Corey Dunlap’s sculptural seduction
Local artist combines abstract photography and digital reliefs
by Seth Combs
There’s something immediately unnerving about the works of Corey Dunlap. The Alabama native seems to acknowledge this fact even while perusing his own works at the 1805 Gallery. He glances at “Coming ‘Round the Mountain,” one of the more scintillating and bright pieces at his solo exhibition that’s on display through July 27 at the Little Italy gallery.
“The material surface is seductive and the colors are seductive, but the forms themselves are somewhat repulsive,” Dunlap says. “Well, maybe not repulsive.”
Even with his more aesthetically pleasing pieces, Dunlap’s abstract, digital photographs are still jarring. Evolved over years of experimenting with digital modeling software programs, Dunlap’s pieces are unique in that they manage to seamlessly incorporate a variety of mediums. This fact is not immediately evident, but the more time the viewer spends with Dunlap’s works, the more evident it is that he’s much more than an abstract photo artist. He’s a sculptor, as well as a photographer; a digital artist, as well as a luminist.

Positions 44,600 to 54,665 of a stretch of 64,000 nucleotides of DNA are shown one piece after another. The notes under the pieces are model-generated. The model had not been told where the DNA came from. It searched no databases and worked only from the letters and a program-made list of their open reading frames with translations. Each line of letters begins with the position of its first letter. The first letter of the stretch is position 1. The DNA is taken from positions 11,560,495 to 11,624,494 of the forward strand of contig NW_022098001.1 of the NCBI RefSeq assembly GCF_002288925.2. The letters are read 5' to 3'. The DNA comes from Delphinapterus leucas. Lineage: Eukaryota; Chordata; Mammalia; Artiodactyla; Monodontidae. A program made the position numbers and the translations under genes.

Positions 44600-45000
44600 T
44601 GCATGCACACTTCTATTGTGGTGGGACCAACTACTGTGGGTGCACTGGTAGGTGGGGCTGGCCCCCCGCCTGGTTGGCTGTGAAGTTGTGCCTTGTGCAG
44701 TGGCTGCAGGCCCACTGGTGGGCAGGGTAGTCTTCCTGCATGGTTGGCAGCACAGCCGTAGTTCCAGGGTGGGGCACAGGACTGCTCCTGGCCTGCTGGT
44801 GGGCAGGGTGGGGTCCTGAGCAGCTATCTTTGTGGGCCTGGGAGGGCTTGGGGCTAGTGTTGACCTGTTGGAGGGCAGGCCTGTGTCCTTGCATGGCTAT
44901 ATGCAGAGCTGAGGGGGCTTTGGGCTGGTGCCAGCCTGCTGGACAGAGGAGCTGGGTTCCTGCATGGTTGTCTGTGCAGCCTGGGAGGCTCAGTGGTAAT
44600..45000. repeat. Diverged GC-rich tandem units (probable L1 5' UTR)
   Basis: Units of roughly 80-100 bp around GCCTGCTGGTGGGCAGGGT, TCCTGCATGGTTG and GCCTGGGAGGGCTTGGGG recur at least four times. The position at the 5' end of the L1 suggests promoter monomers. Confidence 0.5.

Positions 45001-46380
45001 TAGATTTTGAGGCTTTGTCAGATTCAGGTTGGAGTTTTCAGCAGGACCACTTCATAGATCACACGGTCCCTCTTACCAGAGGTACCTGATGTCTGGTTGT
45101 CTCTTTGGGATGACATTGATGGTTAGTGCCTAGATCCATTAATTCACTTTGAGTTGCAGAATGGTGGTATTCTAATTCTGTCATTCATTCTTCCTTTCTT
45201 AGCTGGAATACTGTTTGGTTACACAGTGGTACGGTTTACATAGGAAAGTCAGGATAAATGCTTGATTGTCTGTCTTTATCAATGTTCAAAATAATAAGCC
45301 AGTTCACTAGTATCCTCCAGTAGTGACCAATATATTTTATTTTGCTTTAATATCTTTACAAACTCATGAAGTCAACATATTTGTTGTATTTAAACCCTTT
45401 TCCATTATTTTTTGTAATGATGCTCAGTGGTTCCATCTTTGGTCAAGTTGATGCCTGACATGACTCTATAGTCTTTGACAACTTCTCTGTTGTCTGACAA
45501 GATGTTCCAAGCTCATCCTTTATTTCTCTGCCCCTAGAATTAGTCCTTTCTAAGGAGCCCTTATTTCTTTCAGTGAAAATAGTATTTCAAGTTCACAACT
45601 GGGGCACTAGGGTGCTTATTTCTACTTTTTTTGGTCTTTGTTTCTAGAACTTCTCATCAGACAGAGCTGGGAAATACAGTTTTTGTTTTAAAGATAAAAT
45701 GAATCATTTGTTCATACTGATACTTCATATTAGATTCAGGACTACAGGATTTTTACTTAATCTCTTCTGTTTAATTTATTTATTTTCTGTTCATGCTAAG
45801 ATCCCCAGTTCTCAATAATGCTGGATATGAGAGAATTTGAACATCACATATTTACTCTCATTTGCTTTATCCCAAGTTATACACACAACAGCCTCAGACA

“I always wanted the work to be about that visual seduction. How you seduce people into being interested in that you’re doing,” Dunlap says.
His talents have not gone unrecognized. In addition to shows at UC San Diego, where Dunlap was working on his MFA, his art was recently on display at Bodies in Trouble, an exhibition at the Museum of Contemporary Art San Diego. In the pieces, tubular, almost intestinal-like sculptures rest and recline on rigid boxes and in front of a dueling backdrop. In pieces such as “The Coronation” and “Folie a Deux,” the main, explorative dichotomy is certainly between the sculpture and the what/how/why in which it’s displayed.
“I just didn’t want there to be a division between the main object and the stand or support… what is the real subject? Is it the print? Is it the tube? The background?”
Still, the way in which the sculpture is lit within the photo itself is just as important. Shadows fall on just the right places, working to both highlight particular aspects of the sculpture and almost working to make the viewer believe that they’re actually looking at a photograph of a real sculpture. The fact that the pieces are framed in textured, homemade frames—almost sculptures within themselves—only adds to the many contrasting elements.
“The ultimate goal was to have a photograph and really think about it that way,” says Dunlap, who describes the works as “digital reliefs.” “But I like the idea of people thinking that there was a sculpture and lights and a camera I position… it’s like they’re created specifically for a camera.”